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Intense encounter: Ailbhe Griffith

Ailbhe Griffith tells Linda Stewart about coming face to face with the man who raped her 

Ailbhe Griffith was just 21 when she was sexually assaulted on her way home from work. Nine years later, on what she calls 'a wonderful day', she confronted her attacker. A screening of a film of that encounter, with Ailbhe, now 35, playing herself, takes place at the QFT in Belfast on Monday as part of Restorative Justice Week. Here, Ailbhe tells Linda Stewart how the momentous meeting helped her find closure.

Chanelle McCoy

'When our son had heart surgery at six months old I fell to pieces, but AP was incredible. He was used to being in hospitals and looking at scans and dealing with medics, and he took the mantle during this time' 

If you carry your childhood with you, playwright Tom Stoppard once said, "you never become older". Chanelle McCoy recalls her earliest childhood memory "was tearing around the roads on the outskirts of Loughrea in her dad's car while he was visiting all the farmers testing the cattle. The farmers' wives used to always take me into their house for orange and biscuits while dad attended to the animals".

Veteran Canon Walter Lewis cleric: priest and journalist Fr Brian D’Arcy

Father Brian D’Arcy: ‘I regret not being married and having a family but that wasn’t possible... but I don’t regret being a priest’ 

Fr Brian D'Arcy was born in Co Fermanagh in June 1945 into a working-class family of four - two boys and two girls. He went to a small, rural primary school in Arney, near Enniskillen, which was demolished years ago and is now part of a graveyard. His parents sent him to school in Omagh aged nine to have an opportunity to sit the 11-plus. He lived with an aunt and, after passing the exam, he returned home and attended St Michael's College in Enniskillen. At 17, in 1962, he joined the novitiate of the Passionists, at the Graan Monastery in Fermanagh, and was ordained in December 1969. Next year, he will mark 50 years as a priest. He has also been a journalist and broadcaster since the mid-1960s.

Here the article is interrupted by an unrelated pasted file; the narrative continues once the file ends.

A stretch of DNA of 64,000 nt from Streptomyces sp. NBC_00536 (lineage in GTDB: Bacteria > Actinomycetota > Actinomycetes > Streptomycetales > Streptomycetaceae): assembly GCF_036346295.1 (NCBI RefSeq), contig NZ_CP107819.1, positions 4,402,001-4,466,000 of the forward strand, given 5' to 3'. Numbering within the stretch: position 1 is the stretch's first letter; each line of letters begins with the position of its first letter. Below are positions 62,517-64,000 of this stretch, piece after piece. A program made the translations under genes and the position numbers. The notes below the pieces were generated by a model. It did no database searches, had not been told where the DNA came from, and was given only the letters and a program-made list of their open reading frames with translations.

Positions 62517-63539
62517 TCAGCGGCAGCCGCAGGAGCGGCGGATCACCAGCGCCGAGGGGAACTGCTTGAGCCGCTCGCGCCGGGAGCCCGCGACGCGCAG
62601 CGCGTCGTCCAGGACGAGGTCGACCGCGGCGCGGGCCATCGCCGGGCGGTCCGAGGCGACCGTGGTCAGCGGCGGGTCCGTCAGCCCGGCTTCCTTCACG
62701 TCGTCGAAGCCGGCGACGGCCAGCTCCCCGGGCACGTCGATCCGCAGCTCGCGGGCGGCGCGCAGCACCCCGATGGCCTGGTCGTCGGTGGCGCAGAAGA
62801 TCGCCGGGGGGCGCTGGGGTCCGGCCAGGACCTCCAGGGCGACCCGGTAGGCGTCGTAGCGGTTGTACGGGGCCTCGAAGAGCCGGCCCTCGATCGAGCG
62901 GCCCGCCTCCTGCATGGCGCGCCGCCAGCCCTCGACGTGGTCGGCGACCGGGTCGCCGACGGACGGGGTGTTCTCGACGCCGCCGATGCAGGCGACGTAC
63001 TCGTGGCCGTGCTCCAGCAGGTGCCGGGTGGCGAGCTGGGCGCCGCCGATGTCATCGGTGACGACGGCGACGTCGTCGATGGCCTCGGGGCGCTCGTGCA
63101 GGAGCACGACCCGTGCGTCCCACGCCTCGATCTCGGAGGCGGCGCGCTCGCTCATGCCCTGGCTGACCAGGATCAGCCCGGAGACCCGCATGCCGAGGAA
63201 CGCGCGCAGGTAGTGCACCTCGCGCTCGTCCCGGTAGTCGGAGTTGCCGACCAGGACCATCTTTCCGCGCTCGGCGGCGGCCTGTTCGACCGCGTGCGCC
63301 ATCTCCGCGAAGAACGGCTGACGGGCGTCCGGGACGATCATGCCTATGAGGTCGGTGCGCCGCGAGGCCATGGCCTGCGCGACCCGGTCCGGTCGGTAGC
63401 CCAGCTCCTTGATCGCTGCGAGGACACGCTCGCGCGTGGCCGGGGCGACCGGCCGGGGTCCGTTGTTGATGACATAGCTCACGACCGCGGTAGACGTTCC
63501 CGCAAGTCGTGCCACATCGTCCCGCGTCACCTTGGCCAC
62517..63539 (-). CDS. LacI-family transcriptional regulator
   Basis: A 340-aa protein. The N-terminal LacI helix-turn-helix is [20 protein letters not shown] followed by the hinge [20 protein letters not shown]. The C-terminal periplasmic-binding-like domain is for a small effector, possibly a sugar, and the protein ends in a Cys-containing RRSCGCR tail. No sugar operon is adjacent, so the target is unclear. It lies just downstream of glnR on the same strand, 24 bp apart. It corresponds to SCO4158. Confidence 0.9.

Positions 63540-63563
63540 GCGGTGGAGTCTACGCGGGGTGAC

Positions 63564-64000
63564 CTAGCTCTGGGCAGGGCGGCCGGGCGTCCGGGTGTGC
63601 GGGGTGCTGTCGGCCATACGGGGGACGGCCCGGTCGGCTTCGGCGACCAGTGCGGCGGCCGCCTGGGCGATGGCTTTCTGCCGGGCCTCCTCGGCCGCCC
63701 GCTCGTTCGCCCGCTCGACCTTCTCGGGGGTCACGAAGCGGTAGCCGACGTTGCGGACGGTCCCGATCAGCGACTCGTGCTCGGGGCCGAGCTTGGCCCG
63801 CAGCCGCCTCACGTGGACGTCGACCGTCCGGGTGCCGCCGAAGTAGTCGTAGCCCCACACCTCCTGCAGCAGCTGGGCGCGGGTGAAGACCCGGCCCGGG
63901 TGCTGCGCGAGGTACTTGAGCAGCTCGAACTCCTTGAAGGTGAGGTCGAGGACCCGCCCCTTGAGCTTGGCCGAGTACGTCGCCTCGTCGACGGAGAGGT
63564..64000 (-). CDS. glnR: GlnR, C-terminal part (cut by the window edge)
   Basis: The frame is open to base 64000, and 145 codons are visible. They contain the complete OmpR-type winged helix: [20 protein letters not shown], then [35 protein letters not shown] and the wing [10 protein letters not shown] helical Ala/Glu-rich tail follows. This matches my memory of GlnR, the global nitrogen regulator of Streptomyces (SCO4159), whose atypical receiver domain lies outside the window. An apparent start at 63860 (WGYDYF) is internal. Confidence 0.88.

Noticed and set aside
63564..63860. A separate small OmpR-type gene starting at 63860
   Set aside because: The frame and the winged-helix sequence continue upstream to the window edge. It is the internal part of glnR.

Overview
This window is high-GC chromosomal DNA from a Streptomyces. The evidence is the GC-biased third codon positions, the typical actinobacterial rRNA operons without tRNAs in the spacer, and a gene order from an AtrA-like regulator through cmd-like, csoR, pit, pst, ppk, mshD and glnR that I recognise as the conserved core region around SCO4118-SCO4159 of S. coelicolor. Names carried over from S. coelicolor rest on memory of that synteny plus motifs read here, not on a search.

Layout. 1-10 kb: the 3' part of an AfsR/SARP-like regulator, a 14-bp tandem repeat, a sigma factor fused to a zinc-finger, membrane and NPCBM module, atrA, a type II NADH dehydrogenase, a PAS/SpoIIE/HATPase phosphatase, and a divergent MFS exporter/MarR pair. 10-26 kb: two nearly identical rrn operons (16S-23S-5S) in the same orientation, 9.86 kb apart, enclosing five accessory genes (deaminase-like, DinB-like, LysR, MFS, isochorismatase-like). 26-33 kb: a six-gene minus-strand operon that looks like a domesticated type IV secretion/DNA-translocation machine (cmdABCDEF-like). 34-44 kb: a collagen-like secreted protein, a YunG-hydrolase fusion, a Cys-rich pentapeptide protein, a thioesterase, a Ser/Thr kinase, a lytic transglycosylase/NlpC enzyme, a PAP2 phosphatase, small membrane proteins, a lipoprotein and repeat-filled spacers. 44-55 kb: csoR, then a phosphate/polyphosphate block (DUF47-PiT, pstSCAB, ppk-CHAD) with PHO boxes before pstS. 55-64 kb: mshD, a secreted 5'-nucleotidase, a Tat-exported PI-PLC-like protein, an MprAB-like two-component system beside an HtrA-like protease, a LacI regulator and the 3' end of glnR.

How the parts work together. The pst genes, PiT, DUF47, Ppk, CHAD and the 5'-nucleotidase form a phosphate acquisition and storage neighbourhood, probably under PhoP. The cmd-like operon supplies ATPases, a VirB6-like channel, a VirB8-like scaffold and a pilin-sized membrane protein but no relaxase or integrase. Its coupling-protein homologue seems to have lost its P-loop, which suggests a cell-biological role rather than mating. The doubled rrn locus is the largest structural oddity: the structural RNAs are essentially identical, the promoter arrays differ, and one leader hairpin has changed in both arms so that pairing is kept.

Screen hero: Bruce Willis and Ben Affleck in the movie Armageddon

The end is nigh? 

Not with a bang but a whimper. TS Eliot's bleak prediction of the way the world will end. Poet John Cooper Clarke cheekily tweaked it: Not with a bang but a Wimpy. We are capable of eating our way into extinction. If not through outright obesity then on account of the sheer mass of cows. Bovine emissions now outstrip cars, ships, trains and planes combined. Burgers are killing the planet a bite at a time. Just like "sleepwalking" into the First World War for lack of a sufficiently powerful attachment to peace, so too we have a lurking fondness for apocalypse. The End is Nigh is now a video game.

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